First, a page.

[Marxism] "1493" reviewed
dwaltersmia at gmail.com
Sun Aug 21 10:08:25 MDT 2011
I never knew someone could say something bad about earthworms until it
showed up in "1493". That most of the old growth forests are badly
effected by an 'infestation' of earthworms was totally new to me. WTF?
I thought... apparently the northern forests of N. America need to
have the slowly decomposing "rufage" of dead plants and animals on the
surface for the health of a forest. That humans brought earthworms
from Europe and landed them in the forests caused damage as the worms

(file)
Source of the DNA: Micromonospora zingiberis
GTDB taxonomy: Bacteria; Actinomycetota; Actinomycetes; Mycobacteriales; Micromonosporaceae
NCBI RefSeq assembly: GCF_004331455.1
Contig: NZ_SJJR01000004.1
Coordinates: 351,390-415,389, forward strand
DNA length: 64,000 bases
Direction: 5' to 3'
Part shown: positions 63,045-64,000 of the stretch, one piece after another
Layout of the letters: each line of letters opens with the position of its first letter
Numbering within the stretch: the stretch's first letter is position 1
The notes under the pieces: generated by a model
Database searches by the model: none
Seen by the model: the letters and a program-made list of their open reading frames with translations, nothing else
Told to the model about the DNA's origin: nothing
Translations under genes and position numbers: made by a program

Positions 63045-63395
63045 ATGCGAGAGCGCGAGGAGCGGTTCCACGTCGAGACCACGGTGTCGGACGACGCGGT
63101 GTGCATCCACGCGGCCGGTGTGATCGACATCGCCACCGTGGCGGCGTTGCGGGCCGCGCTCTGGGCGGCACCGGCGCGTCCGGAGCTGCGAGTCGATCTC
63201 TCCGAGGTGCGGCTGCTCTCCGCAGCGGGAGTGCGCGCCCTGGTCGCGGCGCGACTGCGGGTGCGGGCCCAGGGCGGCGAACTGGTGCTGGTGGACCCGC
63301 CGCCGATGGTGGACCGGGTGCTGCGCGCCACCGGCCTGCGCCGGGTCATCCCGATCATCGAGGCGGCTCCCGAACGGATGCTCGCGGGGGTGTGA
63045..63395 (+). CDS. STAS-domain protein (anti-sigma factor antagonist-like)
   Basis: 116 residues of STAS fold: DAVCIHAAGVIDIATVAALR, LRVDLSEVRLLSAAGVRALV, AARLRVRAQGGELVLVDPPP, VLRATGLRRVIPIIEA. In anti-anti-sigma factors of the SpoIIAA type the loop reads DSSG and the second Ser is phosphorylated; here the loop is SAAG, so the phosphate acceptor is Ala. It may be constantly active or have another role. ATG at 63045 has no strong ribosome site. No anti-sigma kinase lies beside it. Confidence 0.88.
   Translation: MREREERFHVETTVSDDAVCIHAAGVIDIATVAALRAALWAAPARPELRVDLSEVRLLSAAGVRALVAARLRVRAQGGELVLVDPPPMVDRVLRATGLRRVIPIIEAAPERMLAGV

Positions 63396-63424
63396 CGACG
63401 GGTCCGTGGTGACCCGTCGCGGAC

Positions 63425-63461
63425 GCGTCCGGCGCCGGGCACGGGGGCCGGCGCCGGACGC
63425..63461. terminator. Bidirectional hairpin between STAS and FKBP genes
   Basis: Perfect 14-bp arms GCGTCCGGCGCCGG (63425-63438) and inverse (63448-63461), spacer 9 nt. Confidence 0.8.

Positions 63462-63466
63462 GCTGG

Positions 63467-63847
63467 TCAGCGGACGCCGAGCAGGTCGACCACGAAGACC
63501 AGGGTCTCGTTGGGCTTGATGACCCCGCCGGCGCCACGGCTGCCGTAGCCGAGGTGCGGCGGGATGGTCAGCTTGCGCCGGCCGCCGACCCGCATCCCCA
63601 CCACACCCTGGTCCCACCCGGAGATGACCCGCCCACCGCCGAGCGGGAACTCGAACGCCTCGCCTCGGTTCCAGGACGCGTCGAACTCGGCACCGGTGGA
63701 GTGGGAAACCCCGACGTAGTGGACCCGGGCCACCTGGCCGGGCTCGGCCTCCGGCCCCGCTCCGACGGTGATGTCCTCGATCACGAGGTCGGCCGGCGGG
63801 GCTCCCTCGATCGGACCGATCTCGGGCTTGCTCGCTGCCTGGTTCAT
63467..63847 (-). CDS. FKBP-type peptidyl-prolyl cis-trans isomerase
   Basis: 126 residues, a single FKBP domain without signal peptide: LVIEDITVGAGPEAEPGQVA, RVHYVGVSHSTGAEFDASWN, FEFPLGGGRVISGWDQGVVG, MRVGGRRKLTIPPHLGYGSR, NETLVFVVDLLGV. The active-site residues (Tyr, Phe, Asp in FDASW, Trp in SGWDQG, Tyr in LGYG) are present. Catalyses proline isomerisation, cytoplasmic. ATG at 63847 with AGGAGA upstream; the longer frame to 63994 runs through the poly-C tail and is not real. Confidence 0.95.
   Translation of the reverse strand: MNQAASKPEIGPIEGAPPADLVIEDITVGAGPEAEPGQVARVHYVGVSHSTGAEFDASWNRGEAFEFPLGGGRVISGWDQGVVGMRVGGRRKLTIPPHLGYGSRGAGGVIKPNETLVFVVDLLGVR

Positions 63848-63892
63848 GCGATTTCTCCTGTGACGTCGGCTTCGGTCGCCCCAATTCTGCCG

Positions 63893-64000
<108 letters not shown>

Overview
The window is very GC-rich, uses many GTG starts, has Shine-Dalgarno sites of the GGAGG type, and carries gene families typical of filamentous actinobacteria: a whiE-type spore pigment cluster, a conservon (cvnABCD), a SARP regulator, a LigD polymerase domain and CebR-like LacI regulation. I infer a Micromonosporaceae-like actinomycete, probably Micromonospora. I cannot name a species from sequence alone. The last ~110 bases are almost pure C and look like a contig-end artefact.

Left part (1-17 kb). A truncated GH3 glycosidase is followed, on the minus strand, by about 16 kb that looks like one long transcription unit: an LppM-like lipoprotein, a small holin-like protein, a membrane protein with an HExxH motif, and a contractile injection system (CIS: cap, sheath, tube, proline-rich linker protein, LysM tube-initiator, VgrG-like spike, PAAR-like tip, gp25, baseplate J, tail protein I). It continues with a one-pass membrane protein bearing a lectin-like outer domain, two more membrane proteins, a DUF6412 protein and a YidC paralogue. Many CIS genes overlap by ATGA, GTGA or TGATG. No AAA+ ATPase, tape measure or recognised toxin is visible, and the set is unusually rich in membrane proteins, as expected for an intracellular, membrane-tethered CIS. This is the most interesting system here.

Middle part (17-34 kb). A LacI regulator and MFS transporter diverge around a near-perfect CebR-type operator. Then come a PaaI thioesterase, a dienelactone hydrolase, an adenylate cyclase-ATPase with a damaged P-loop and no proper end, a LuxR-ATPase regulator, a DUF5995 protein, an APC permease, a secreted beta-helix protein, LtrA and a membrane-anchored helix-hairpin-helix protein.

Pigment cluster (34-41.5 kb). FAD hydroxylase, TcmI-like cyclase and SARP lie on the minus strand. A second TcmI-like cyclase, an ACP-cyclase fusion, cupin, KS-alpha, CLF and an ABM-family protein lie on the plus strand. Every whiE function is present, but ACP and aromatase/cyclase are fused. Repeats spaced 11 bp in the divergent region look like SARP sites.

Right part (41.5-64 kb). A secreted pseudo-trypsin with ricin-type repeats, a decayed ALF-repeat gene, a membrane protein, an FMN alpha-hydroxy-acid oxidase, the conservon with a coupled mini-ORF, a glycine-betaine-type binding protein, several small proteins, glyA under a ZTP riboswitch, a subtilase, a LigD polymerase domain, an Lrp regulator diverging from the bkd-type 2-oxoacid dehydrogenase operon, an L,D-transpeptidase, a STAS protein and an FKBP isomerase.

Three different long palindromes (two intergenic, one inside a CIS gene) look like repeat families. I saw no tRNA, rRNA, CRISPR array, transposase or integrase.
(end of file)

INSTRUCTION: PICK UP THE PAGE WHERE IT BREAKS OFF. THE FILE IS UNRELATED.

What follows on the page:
bring the decaying leaves, plant and animal products under the ground
which makes it harder, it's noted, for the trees above to make use of
their nutrients. Who would of thunk it?
I find all these books fascinating. But one of the themes I object to
is the idea, only implied, that this was not inevitable. That had only
Europeans (and Asians for some other studies) stayed where they were
that this would never of happened. That human's exploratory urges were
a function of class society (any class society) AND intrinsic
curiosity about what was over the next hill, makes it highly likely,
Columbus' (and the Spanish monarchy) motives notwithstanding, the
introduction of Euro-germs/infections was inevitable.
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